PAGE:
Tuesday, 21 March 2017

Flour power

Today I've been doing 3 of my famous "mother in law" wholemeals and 2 white sourdoughs. I thought you might find this picture interesting -

The bowl has a sponge at the bottom, made with a pound of Little Salkeld wheat, a pint of water and a tsp of yeast (no salt). On top of that I have added a pound of Carr's (roller milled) wholemeal wheat on the right, and a pound of Stuart's Heron Corn Mill wheat on the left - the "double shot" variety he is trying out at the moment.

Look at the difference between the two flours! There's nothing wrong with the Carr's - it has good flavour and it helps make this recipe work particularly well. But when there is such a clear difference between 2 flours that are both descibed as wholemeal wheat, surely it has to be worth while comparing, and choosing which flour you actually want to make your bread with.

[Gets off soap box.]

I regularly recommend adding the flour and water in stages when making a sponge the day before baking, and then I forgot to do it yesterday. I'd fed the sourdough starter 2 days before baking, but when I assembled the sponge 1 day before baking, I put all the flour and water in. It got started after a couple of hours, with a few bubbles -

And by the evening it was looking pretty good -

But because it hadn't had anything to eat for nearly 24 hours, it was a bit past its peak this morning -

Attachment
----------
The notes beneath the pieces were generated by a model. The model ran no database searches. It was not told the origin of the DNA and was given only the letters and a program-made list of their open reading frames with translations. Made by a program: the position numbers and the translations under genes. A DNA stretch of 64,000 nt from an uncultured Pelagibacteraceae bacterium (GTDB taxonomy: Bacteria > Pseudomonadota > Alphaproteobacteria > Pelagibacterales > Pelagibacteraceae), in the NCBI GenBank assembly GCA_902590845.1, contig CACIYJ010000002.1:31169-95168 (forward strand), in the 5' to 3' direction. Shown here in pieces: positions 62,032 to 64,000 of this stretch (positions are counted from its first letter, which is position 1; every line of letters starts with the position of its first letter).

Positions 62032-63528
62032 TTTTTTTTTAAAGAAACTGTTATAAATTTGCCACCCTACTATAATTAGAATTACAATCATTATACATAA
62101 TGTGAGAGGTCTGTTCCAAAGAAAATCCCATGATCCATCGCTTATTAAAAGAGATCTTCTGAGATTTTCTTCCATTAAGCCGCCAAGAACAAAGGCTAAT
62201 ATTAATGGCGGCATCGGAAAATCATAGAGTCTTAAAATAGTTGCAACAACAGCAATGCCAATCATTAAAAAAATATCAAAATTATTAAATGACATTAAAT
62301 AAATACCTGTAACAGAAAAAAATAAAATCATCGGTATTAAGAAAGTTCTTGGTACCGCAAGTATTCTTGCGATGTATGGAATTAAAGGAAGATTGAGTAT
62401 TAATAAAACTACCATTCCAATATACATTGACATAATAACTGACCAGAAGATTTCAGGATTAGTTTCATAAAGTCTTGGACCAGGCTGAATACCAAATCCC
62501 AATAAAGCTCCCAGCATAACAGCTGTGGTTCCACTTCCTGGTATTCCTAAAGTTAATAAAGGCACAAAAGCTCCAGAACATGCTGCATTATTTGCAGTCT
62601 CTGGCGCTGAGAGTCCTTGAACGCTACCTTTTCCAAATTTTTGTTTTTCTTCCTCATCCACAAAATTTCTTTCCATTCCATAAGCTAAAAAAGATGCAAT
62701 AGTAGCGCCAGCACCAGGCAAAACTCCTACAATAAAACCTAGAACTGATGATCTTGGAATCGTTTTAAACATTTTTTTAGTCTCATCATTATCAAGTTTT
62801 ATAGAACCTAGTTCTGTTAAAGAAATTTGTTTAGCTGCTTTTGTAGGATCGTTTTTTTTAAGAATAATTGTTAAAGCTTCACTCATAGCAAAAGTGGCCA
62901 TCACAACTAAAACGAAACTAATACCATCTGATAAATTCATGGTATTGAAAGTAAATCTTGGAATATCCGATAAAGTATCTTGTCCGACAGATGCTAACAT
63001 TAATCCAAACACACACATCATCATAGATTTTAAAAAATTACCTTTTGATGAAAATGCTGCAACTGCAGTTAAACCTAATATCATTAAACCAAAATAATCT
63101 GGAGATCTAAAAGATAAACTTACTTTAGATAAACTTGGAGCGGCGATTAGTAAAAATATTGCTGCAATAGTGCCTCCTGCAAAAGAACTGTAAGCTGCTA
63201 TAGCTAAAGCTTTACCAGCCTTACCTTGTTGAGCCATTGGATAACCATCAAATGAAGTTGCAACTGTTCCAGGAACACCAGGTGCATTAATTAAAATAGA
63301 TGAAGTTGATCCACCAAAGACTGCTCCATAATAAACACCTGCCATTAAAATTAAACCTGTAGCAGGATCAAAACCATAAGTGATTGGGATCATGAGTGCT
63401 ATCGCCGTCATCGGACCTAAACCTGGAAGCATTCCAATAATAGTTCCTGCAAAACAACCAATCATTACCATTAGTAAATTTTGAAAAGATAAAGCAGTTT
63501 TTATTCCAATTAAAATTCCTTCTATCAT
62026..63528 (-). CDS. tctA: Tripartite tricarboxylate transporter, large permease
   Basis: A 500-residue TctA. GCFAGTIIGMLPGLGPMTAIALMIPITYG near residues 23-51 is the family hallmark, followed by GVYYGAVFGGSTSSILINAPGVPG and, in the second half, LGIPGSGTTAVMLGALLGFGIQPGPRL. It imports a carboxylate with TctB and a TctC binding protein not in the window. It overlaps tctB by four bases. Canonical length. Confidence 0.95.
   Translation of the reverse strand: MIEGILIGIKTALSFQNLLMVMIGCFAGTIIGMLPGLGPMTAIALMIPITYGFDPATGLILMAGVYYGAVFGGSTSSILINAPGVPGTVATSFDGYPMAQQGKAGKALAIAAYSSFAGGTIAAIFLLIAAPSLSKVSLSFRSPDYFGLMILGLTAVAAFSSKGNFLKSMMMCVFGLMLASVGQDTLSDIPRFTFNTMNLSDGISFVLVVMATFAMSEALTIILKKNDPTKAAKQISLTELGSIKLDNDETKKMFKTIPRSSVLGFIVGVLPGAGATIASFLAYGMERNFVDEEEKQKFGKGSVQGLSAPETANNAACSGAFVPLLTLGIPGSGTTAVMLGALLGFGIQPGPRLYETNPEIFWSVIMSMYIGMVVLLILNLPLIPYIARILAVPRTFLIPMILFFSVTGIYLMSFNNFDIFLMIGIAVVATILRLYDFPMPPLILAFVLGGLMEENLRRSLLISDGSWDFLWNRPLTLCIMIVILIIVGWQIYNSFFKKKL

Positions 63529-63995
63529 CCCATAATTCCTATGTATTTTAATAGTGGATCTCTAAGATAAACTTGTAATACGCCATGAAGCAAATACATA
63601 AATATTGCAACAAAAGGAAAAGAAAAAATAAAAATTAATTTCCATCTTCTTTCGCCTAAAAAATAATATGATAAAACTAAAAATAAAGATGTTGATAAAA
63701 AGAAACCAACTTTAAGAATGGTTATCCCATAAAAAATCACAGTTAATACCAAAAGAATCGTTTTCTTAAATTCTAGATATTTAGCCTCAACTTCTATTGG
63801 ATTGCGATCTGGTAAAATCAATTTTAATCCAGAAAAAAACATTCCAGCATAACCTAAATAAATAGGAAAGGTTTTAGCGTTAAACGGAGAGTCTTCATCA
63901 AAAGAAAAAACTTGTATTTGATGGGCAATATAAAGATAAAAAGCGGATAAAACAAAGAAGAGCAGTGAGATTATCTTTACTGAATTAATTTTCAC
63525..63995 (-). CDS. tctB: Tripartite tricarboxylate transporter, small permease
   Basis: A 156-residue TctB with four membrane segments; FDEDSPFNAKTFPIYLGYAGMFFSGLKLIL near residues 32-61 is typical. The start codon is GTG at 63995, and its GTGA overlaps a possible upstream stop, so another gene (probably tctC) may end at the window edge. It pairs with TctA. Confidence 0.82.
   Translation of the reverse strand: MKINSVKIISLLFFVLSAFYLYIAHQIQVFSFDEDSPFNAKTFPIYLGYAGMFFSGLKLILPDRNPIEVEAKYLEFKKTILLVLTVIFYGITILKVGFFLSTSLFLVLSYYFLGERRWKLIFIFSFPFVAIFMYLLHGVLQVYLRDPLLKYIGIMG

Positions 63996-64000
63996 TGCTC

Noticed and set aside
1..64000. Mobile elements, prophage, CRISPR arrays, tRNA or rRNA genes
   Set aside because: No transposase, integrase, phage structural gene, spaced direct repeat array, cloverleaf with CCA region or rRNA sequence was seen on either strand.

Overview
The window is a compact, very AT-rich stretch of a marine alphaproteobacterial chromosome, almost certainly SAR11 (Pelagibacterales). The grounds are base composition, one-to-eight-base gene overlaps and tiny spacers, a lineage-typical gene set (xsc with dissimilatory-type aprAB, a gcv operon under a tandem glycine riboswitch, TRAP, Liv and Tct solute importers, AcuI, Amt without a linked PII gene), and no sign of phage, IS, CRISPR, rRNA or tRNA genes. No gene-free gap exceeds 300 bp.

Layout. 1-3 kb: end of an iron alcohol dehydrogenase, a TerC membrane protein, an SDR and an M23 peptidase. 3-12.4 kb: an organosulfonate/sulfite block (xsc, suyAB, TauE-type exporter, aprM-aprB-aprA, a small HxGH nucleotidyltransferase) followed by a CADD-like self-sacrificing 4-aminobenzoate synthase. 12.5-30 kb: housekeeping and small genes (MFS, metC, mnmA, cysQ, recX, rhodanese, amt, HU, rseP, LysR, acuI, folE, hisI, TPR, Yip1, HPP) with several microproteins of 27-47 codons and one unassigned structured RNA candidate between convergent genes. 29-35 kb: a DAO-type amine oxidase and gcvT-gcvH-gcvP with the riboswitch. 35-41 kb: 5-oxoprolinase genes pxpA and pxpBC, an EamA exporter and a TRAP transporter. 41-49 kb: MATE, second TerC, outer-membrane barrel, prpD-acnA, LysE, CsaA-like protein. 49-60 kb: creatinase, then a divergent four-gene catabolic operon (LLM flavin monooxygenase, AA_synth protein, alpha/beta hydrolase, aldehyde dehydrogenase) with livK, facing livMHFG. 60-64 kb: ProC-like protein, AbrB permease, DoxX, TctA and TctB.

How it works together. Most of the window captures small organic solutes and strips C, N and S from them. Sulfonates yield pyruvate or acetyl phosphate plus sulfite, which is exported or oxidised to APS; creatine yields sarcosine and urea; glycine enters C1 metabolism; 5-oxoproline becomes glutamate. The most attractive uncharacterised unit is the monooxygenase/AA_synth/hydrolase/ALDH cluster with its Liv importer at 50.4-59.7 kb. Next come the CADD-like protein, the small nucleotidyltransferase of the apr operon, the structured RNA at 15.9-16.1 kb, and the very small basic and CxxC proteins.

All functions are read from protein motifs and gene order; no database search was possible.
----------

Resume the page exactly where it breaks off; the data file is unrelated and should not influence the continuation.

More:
That's a shame, as ideally you want the sponge to be raring to go so that you get a really vigorous action on baking day.

It felt fine when I kneaded it, so no real harm done, but there's always a little gap between OK and tremendous, isn't there?

The wholemeal sponge is less of an issue, because it gets an injection of extra yeast at baking time, so I am quite happy for it to spend all day quietly digesting the whole pound of flour, and it's fine for it to have peaked by the end of the day -

This is such a rich sponge, it looks quite similar to the gloopy boiled whole grain mix I made last week!

The wholemeal dough was quite well behaved, even at 80% hydration. Having 3 loaves worth of dough to knead is quite "interesting", especially when it's so wet. But I had let this stand for half an hour between mixing with a spoon and turning out to knead, so it had had time to soak up a lot of water and was quite well behaved.

It rose strongly, which is not surprising with so much water and plenty of yeast.

I then knocked it back and went out for a walk -

Finally I shaped the loaves for baking in tins -

The dough was mixed by 10:00 this morning, and finally went into the oven at 14:45, so it had plenty of time to develop. It looked pretty good when it came out -

The brown sugar makes for a really good crunchy crust.

Meanwhile the sourdough spent less time rising in the bowl, and then had a fairly protracted second rising in the baskets -

It rose reasonably, eventually just about filling the baskets. But the real fun starts in the oven with sourdough. These loaves went onto stones which had had a whole hour with the gas full on to get really hot, so for the first 10 minutes or so the dough was leaping in the oven. Sourdough loaves always look a little forlorn when they go in the oven, but 10 minutes later it is a completely different story.

So what if I have been dealing with the bread for nearly 7 hours on and off? I've got a week's worth of good bread to show for it, so I'm happy.